ey, how’s it going? It’s me, Cecil, and I’m back to talk to you today about a classic game from my childhood. The Legend of Dragoon is a game developed by Sony Interactive Entertainment and the Japan Studio. The game is a great look into one of the most beloved genres of the 90’s, the Turn Based RPG, better known as JRPGs.
My guess is that the epic game, four discs in length, was a response to the success of Final Fantasy VII nearly three years prior. Final Fantasy spanned three discs of game, lasting 40-60 hours, depending on how you play and whether or not you struggle with some areas. The Legend of Dragoon clocks in at 80 hours of play, according the back of the game case. So this game will eat away at your time, if you decide to pick it up.
I myself am about 15 hours in and have just finished disc one, but that was only done so quickly with the aid of a walkthrough, so for someone playing it for the first time, with little knowledge, I would add another 5 or so hours, taking it up to about 20 hours per disc by my guess. This makes the game longer than many games that come out today, unfortunately, at time of writing, this game costs more to get a copy of than most new games do.
So, let’s get the graphics out of the way. The game looks good, for the time at least. Coming out in 1999 for the Playstation 1 does mean that it was very limited in what it could do, resulting in some rather primitive 3d models, but some things really shine. One hallmark of 90’s RPGs, was pre-rendered 3d backgrounds, which meant the area was made in 3d to a pretty high quality, then saved as a 2d image with pathing rules, and layers, so it appeared 3d as you walked around the map.
Doing things this way meant that they weren’t so heavily limited by the system hardware, and could improve the model quality of the characters, which makes me curious as to what they would have looked like without this. One thing this did, was made it pretty clear whether something was part of the background or something to be interacted with, helping with locating treasure and similar things.
As with many other RPGs at the time, when you enter a random battle, the models of the characters improve, so you get a better look and it feels more comfortable when they perform the attack animations. Lastly the cutscenes. Not many PS1 games had pre-rendered digital cutscenes, mostly they were 2d animation or live action film. The Legend of Dragoon was one of the few games to include full 3d animated cutscenes, complete with voice acting, which brings us onto the next section…
Audio. So some things about the sound in The Legend of Dragoon are really good, and some things are a bit lacking. The first stand out point for me, is that I can’t really remember any of the music from the game, which isn’t totally bad, because the music isn’t awful at least. The small snippets I do remember about the music, remind me a lot of the music from Final Fantasy 7 to be honest, in fact, I remember the first big boss battle. The fight started and the music fired up, to which my immediate response was “that sounds a bit like Final Fantasy 7, oh wait, no it is different, just about.” This is at least my only issue with the sound in this game, because it included voice acting, which wasn’t common at all in games at this time. The cutscenes, though few and far between (only two on the whole of disc one), do have full voice over, which blew my little mind as a child, but this isn’t the only time that real voices are heard, in fact, you will hear a real voice in nearly every battle form the beginning of the game until the end, but that's more for the gameplay section, which is coming up right…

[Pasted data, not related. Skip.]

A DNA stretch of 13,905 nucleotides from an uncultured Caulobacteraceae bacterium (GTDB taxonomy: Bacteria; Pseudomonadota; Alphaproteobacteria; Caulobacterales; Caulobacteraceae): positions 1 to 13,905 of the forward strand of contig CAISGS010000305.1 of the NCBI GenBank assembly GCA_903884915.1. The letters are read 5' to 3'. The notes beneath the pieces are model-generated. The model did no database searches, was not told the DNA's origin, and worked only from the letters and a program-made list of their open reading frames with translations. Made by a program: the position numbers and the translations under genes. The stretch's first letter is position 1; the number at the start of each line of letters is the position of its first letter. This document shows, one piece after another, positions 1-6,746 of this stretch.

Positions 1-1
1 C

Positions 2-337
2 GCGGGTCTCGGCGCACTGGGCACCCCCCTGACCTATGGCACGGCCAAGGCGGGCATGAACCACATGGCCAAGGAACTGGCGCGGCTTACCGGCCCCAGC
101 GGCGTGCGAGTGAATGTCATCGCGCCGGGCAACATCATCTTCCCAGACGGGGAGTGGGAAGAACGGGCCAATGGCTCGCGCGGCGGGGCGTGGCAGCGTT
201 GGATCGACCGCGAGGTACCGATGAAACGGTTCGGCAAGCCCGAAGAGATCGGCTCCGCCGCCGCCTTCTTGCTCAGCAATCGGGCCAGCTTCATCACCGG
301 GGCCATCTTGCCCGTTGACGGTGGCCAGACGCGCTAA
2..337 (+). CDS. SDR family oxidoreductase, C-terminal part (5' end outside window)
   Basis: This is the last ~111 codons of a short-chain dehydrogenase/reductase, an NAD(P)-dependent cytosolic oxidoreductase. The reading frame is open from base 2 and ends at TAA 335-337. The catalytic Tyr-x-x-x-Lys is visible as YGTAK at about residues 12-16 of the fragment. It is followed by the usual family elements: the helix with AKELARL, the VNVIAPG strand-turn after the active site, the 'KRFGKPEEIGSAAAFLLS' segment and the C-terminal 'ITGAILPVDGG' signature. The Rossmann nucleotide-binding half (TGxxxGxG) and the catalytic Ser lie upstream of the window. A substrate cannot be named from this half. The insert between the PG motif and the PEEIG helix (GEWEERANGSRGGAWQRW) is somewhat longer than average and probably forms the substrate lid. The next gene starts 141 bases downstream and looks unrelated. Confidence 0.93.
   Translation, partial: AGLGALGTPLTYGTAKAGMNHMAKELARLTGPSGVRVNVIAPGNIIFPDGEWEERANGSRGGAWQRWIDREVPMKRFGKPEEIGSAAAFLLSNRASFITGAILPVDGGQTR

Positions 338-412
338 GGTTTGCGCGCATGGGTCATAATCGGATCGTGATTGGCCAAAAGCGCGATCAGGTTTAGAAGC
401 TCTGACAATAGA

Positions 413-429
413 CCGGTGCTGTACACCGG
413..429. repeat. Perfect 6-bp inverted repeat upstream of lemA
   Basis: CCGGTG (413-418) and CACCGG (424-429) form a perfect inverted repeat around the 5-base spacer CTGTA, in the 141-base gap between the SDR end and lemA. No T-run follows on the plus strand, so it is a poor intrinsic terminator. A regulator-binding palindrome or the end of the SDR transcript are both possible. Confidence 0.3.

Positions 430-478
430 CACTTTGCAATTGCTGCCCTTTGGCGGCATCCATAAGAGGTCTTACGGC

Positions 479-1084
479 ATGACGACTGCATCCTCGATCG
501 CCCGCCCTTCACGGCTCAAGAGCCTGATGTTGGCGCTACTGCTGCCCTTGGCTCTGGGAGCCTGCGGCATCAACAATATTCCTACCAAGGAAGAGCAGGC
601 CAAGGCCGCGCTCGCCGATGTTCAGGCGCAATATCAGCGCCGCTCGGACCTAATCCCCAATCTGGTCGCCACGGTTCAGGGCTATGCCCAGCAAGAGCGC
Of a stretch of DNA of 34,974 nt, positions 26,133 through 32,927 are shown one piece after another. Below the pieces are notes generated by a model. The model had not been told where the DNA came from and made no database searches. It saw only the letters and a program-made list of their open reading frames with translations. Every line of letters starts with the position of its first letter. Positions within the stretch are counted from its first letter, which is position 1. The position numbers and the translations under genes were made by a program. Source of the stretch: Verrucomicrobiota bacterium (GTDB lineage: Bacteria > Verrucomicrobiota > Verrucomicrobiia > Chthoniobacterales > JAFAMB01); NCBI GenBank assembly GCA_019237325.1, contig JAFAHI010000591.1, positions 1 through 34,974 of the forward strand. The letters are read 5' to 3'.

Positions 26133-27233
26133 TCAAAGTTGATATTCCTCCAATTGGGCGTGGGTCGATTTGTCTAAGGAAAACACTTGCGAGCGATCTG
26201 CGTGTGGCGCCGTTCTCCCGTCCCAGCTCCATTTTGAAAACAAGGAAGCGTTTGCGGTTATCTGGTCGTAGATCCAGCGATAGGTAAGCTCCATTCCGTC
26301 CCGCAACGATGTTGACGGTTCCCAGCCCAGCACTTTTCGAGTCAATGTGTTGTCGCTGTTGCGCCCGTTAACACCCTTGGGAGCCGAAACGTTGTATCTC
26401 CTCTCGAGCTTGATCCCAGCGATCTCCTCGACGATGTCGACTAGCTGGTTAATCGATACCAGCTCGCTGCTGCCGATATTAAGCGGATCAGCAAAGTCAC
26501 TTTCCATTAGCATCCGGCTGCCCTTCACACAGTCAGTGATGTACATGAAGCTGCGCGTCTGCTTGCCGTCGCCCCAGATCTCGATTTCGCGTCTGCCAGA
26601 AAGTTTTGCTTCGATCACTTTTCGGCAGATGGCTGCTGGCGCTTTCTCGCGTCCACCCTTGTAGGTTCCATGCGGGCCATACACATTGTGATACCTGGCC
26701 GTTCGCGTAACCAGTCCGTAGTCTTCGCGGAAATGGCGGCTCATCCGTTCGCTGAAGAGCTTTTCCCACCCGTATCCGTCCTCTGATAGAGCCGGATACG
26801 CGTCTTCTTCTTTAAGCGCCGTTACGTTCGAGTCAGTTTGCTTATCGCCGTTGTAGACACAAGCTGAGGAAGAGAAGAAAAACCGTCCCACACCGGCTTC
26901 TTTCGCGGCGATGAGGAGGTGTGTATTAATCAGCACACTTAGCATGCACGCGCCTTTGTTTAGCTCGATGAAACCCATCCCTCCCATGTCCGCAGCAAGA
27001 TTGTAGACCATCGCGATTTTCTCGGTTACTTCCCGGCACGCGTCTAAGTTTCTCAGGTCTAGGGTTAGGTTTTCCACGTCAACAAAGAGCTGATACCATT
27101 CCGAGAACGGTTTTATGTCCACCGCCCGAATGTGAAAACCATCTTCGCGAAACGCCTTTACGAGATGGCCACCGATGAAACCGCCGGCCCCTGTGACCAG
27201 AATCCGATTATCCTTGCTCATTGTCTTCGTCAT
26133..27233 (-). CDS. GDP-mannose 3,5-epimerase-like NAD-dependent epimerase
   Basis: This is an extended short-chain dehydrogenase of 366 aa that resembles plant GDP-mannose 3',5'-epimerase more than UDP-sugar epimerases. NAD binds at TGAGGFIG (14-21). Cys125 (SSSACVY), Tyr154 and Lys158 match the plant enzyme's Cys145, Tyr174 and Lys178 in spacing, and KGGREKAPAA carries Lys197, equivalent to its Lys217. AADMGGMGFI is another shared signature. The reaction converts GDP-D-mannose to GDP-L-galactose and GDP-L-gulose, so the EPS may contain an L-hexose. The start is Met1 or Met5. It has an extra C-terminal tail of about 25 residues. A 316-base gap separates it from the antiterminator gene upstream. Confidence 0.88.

Now! So, from a first glance, this game appears to have the same kind of gameplay as Final Fantasy and the many other JRPGs of the 80’s and 90’s, walking around the map, or overworld, and running into random encounters, and also the occasional scripted boss battle or something similar. Once the combat starts though, things get a bit more interesting, for starters, magic is rare, and doesn’t even exist for the first few hours, but eventually, you gain the abilities of Dragoon forms, which is tied to the games story and is one of the unique selling points of the game. Whilst in dragoon form, you gain increased attack, defense, and the ability to cast magic.
Dragoon form comes at a price though, it costs spirit points, which are built up by performing combos on your basic attacks, these combos are called additions and are the other unique thing about this game's combat. Additions work like quick time events, requiring a well timed button press to complete, with the game throwing in enemy counters once you are used to this mechanic. So even though it is a turn based game, it’s not just choosing attack from a menu and then waiting. Some Additions require multiple button presses, with each correctly timed hit adds SP to the gauge, but missing one ends the combo, meaning that you miss out on the voice actors saying the name of the combo when you finish it. Every. damn. Time.
Overall the game is something I heartily recommend if you liked the old Final Fantasy games, but if you’re a rather impatient person, I’d say give it a miss, or just read the story online. Which is a shame, the story is great, it just sucks that it takes so long to get through it.
Anyway that’s all from me this week, I’ll see you guys around some time, have a good week.